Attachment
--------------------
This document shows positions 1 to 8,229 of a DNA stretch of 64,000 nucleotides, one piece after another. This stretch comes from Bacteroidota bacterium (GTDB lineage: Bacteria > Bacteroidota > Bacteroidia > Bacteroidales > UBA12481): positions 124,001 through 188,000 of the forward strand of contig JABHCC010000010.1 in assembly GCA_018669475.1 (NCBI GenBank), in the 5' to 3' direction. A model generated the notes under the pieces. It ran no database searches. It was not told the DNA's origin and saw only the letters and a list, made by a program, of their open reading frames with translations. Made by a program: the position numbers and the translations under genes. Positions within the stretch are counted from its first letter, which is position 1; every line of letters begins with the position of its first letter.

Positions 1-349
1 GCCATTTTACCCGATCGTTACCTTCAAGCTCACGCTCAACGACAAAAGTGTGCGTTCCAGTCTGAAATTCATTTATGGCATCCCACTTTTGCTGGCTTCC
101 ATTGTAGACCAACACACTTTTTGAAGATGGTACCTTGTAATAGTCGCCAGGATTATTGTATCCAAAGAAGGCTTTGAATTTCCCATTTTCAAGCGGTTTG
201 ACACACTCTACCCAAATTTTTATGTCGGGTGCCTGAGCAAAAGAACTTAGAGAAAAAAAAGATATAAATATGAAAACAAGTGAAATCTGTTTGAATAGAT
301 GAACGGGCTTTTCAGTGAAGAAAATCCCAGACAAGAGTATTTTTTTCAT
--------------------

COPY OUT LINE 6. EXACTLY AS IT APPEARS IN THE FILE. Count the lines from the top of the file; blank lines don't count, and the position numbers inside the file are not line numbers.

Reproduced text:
301 GAACGGGCTTTTCAGTGAAGAAAATCCCAGACAAGAGTATTTTTTTCAT